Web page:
7. 7. Practical guidelines are part of building structure.  Time Limits ( a 50 minute session)  Action limits (for prevention of destructive behaviour)  Role limits (what will be expected of each participant)  Procedural limits (counselee is given the responsibility to work on specific goals or needs)
  8. 8. Facilities  Use/Activities  Occupants  Equipment/Supplies  Space Utilization  Access/Circulation  Environmental conditions  Windows  Sound  Interior design  Criteria
  9. 9. Physical Setting The Room The room should be comfortable and attractive. Counseling facilities should be designed for comfort and relaxation.
  10. 10. Colors of the Room There can be several meanings for each color. The most common suggested color of a room is: Blue: coolness, being soothing; like the sky, water, and, ice, trustworthiness, friendline ss The least suggested is Black; sophistication, formality, death, depression.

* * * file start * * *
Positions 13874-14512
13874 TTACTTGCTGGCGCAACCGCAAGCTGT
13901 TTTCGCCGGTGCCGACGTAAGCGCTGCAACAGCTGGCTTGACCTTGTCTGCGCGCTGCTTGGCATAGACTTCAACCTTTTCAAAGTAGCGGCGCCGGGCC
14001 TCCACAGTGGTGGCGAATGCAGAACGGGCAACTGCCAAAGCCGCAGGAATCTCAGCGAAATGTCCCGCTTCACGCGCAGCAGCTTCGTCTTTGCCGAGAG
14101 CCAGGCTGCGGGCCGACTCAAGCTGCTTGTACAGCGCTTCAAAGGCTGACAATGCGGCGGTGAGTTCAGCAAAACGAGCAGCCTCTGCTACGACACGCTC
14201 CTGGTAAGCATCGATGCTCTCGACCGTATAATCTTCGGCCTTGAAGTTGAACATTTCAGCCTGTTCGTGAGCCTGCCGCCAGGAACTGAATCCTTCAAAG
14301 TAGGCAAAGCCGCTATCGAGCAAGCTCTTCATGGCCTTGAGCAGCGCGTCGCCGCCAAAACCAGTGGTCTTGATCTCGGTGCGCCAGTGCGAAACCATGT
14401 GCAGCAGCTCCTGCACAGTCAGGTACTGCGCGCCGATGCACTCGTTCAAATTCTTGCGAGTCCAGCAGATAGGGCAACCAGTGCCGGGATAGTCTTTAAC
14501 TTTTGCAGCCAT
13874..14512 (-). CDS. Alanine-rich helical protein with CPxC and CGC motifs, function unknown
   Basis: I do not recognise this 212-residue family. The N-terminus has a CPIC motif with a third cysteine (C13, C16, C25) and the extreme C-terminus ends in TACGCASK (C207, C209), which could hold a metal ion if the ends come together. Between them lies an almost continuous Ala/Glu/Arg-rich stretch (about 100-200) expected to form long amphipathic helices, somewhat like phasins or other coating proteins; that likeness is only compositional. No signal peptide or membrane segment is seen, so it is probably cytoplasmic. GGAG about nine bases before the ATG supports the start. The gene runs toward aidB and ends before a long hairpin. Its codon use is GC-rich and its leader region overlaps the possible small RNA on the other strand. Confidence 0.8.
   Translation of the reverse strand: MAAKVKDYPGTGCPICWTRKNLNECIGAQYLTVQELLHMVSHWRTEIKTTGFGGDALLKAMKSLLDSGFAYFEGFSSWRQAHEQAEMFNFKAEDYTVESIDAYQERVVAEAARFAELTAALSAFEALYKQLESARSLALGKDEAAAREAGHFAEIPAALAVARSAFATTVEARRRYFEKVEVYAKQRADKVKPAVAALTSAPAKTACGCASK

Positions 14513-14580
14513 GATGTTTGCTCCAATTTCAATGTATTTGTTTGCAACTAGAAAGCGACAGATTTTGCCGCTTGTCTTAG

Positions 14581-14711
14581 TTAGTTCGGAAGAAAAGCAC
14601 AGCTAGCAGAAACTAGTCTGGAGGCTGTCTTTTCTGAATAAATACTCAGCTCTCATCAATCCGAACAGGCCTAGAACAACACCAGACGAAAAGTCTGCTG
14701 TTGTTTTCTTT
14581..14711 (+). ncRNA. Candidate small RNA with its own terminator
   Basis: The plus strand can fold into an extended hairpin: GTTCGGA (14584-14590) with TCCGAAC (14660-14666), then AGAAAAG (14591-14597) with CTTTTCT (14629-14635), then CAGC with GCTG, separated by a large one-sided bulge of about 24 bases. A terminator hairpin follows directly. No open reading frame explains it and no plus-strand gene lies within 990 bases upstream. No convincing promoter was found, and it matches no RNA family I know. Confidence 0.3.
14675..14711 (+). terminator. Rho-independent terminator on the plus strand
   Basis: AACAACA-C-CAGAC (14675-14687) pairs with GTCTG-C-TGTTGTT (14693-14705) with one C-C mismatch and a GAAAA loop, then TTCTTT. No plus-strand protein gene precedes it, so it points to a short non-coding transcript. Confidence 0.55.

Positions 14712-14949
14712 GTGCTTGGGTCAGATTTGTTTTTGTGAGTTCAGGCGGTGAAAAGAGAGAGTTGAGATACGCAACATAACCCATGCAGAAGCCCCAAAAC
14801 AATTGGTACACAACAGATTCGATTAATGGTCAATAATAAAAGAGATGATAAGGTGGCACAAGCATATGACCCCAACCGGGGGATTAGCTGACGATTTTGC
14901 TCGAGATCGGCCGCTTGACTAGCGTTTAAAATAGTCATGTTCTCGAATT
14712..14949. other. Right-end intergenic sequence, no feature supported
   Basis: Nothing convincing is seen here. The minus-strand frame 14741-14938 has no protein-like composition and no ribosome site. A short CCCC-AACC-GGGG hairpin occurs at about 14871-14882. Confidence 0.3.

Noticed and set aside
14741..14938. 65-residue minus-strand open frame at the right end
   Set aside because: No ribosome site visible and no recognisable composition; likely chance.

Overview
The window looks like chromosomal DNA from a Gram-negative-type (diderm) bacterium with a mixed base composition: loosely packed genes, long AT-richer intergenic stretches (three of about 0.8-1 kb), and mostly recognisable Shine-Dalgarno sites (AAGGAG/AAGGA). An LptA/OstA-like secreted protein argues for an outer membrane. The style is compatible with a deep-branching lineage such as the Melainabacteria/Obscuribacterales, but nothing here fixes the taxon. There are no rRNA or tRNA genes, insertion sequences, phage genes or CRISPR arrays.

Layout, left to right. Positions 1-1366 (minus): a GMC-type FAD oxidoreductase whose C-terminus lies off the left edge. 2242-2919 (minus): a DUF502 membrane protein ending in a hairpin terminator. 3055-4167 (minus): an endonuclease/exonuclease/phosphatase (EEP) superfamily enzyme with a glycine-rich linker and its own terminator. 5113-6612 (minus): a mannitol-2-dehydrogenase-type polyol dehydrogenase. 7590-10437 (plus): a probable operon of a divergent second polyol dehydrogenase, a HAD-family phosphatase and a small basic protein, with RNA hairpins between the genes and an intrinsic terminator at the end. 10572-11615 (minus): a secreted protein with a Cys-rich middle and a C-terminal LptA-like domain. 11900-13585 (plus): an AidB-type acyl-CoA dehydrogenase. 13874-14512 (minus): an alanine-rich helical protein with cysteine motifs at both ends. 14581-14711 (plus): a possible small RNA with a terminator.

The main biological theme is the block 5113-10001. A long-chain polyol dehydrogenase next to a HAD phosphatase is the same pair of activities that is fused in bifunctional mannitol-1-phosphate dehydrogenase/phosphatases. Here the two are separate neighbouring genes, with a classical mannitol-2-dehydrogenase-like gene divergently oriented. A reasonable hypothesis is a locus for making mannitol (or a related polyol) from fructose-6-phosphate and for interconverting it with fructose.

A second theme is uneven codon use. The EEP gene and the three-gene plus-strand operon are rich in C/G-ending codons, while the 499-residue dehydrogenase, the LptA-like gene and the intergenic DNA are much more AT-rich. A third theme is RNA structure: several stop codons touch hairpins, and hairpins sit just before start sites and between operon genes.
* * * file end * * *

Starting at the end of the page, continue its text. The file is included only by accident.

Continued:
11. 11. Seating Arrangements What should be the seating arrangement: face-to-face or angled? Is there a designated seat(s) for the client(s)? Does the counselor decide where the client should sit or is it the client‟s choice?
  12. 12. Counselor needs to experiment to find the arrangement that is most comfortable and productive. Seating Arrangements depends with the counselor‟s counseling technique.
  13. 13. Proxemics Proxemics was coined by researcher E.T. Hall in 1963 when he investigated man‟s use of personal space in contrast with “fixed” and “semi-fixed” feature space. Fixed feature space – characterized by unmovable boundaries (divisions within an office building); Semi-fixed space – fixed boundaries such as furniture